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Gordon Van Tine #611: Unusually Well Planned

These last few months, I’ve been doing a proper survey of kit homes in Hampton, Virginia. I went out yesterday to check one last section one last time (which I’ve now visited twice), when this handsome bungalow jumped out of the bushes and called my name.

This Gordon Van Tine Model #611 is on a main drag (300-block of North Mallory) which leaves me scratching my head. How did I miss it?

That will remain one of the great mysteries of the universe, together with, where did I put my husband’s truck keys.

To read more about the kit homes of Hampton, click here.

There’s even more about Hampton here.

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Gordon Van Tine #611, as seen in the 1926 catalog.

Gordon Van Tine #611, as seen in the 1926 catalog.

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One of its distinctive features is the oversized porch and deck.

One of its distinctive features is the oversized porch and deck.

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What a house!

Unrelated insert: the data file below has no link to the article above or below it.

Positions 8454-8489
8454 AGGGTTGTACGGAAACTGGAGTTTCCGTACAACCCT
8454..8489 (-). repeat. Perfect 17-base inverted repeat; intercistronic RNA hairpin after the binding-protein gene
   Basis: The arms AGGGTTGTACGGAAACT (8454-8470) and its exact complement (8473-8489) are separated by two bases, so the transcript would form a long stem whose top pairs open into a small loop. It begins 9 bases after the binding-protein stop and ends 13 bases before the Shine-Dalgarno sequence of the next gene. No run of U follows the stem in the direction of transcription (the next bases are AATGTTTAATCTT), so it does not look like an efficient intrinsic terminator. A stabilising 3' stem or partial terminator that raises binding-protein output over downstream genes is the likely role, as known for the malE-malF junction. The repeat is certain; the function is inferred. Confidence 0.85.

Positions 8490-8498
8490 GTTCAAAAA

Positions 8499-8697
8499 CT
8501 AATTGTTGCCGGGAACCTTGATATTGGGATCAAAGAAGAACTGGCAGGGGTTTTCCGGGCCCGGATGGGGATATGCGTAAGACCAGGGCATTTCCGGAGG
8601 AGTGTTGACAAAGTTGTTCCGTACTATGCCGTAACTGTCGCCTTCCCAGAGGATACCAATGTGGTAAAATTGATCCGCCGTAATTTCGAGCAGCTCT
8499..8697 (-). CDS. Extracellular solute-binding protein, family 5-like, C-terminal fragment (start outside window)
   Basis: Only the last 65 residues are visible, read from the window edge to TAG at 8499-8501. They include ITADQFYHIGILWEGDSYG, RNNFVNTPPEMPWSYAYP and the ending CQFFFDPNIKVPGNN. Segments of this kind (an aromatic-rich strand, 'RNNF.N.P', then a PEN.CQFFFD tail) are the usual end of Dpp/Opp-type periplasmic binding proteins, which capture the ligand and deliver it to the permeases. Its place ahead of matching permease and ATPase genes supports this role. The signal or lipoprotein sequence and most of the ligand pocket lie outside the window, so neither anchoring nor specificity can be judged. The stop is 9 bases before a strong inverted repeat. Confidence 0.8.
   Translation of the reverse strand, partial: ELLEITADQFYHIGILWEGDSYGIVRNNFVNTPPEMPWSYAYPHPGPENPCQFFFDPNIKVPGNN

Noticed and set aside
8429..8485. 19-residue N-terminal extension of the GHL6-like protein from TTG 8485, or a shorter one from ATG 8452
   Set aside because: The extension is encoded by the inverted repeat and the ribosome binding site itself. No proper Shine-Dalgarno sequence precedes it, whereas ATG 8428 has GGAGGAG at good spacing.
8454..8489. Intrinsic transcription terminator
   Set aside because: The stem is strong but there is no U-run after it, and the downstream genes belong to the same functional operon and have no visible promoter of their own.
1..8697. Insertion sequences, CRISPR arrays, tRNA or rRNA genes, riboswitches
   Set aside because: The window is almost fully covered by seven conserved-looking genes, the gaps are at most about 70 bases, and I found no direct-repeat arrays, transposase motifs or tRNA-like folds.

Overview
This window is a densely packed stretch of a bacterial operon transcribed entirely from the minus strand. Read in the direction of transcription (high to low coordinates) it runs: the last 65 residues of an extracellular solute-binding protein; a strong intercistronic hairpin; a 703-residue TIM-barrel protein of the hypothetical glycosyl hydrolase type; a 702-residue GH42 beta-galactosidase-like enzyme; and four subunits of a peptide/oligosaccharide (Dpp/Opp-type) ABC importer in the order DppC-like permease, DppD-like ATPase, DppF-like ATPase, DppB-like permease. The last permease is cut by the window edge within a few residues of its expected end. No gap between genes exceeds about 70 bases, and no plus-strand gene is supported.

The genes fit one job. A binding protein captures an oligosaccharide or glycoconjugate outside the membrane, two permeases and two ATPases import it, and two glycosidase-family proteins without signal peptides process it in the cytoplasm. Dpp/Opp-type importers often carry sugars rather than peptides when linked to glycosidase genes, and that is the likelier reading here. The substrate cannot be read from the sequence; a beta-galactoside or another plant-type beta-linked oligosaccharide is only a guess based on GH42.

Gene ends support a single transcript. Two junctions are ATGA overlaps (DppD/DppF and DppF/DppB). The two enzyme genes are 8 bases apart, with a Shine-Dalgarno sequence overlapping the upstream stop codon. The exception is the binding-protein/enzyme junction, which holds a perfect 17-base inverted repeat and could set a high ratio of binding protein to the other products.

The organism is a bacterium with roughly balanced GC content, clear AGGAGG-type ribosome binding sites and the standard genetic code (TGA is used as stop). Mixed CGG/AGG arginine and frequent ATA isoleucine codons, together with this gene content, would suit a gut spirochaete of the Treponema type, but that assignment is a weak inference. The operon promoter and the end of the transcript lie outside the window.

Notice how the porch roof sits within the primary roof. Interesting feature.

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Oh yeah, baby! :D

Sadly, some vinyl siding salesman has pillaged the house, but other than that, it's a nice match. The railings have been replaced, but that's a relatively minor affair.

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Good match on this side, too!

Good match on this side, too!

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So

And did I mention it's on the main drag? :)

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To read more about the kit homes of Hampton, click here.

There’s even more about Hampton here.

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  1. April 3rd, 2015 at 20:53 | #1

    I think that’s right, Judith.

  2. Shari D
    April 8th, 2015 at 02:37 | #2

    In so many if these type plans, I find the front bedroom being turned into an impromptu hallway by putting in a doorway from the living room across from a doorway to the hallway proper.

    Even when there is already a path through the dining room that parallels it, like in this design.

    Personally, I have always considered that little “feature” annoying, and sucking up a great deal of otherwise usable space in both the living room and the bedroom, not only with the opening in the wall, but also with the “swing space” for the door that must also be there.

    I wonder how many other folks felt the same, and either closed it off without a door at all when the house was built, or perhaps in later years when other owners did renovations or updates?

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